Back when I was in Bible college, you would have had to enlarge every door at the school so I could get my head through it. I was proud, but I was also really spiritual—I would have told you so if you asked me.

When I transferred from the University of Kentucky to Bible college with three of my friends, Bill, Rance, and Ed, we wanted to prove we knew more than the college faculty. We thought there weren’t enough souls getting saved at the college church, and so we got together and started holding prayer meetings off-campus at a secluded island. Our little gatherings became really popular. Sometimes we would pray, “God, there were eighteen souls saved last week, but there should have been a thousand.”

When the college president found out about our meetings, he publicly condemned us for causing dissension in the college. We deserved every bit of the embarrassment we felt afterwards. My friends talked about leaving the school, but I went and apologized to the president. He forgave us, and we went on to graduate from the Bible college.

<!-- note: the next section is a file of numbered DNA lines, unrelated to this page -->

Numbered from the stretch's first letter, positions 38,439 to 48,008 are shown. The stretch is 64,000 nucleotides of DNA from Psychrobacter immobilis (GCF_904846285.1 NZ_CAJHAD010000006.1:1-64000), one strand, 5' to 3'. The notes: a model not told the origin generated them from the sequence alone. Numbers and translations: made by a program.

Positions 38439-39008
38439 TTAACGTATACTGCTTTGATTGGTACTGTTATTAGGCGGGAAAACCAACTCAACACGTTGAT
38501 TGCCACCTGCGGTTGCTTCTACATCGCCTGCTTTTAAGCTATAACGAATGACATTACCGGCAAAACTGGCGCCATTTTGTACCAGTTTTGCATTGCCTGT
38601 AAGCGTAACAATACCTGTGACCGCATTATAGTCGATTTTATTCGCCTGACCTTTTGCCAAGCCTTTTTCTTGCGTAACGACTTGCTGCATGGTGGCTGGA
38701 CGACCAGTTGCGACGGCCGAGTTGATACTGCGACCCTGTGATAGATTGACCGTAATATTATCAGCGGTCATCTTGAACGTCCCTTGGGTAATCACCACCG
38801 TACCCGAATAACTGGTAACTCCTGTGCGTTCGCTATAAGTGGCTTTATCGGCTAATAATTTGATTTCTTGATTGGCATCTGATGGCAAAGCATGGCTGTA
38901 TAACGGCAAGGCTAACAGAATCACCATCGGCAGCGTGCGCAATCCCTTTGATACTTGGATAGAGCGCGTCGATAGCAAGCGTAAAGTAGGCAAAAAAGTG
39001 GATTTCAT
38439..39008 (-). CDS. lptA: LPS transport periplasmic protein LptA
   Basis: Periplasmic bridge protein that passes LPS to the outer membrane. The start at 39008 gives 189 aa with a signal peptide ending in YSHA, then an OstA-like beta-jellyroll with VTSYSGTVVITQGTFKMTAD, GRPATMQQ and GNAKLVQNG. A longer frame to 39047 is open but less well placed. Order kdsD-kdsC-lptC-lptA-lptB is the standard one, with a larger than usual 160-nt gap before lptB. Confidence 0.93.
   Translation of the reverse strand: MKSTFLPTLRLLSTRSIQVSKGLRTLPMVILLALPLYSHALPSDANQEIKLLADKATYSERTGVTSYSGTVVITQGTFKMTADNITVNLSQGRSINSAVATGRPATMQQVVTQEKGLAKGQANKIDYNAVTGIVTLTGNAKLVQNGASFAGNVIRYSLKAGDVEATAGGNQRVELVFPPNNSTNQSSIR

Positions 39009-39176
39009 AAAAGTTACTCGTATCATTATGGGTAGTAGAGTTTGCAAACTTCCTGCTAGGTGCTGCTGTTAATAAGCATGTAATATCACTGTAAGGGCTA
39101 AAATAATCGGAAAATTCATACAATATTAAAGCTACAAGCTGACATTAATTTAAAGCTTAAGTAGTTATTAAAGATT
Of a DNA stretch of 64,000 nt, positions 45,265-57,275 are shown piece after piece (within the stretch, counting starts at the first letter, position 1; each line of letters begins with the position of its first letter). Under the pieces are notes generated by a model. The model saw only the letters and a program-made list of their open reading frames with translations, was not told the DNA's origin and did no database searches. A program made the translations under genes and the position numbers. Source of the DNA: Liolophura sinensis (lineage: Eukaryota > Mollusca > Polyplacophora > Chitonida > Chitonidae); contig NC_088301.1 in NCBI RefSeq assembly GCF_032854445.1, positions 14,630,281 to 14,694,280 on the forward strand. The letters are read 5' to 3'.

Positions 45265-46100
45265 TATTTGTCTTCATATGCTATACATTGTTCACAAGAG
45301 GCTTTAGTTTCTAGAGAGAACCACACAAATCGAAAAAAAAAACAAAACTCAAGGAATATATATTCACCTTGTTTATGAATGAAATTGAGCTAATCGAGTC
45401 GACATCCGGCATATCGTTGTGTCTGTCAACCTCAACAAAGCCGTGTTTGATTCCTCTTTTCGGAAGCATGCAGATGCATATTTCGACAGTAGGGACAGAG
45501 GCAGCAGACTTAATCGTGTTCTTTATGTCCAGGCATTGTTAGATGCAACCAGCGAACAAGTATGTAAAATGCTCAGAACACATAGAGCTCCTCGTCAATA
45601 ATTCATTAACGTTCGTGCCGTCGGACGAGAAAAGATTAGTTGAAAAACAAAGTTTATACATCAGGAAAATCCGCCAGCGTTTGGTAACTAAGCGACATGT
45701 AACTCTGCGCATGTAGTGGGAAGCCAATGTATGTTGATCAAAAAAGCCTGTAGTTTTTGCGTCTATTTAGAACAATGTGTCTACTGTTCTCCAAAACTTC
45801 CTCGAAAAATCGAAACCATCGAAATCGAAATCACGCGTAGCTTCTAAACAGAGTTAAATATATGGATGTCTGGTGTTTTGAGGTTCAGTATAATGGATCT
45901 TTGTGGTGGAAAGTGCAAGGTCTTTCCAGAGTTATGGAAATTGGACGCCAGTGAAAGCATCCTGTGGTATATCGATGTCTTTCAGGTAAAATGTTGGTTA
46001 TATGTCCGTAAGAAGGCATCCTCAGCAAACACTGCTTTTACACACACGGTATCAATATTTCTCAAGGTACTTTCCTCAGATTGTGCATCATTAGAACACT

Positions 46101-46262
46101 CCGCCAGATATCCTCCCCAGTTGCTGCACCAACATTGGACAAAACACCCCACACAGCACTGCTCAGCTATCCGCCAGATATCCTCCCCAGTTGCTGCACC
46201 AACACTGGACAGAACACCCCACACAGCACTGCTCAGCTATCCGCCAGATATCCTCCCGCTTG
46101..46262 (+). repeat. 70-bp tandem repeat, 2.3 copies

If somebody told you about some wrongdoing, how would you respond? You can either hold onto your pride and continue in rebellion, or throw away your ego and accept the painful truth.

Maybe your boss has confronted you about your attitude, or your parents have tried to warn you against doing something that’s going to hurt you or others. Don’t be a smartmouth with the people who care enough to try and help you. Be wise enough to listen and save yourself a lot of heartache. Those who get smart never find wisdom.

What the wise do in the beginning, fools do in the end. — Warren Buffett

Devotional by Dr. James A. Scudder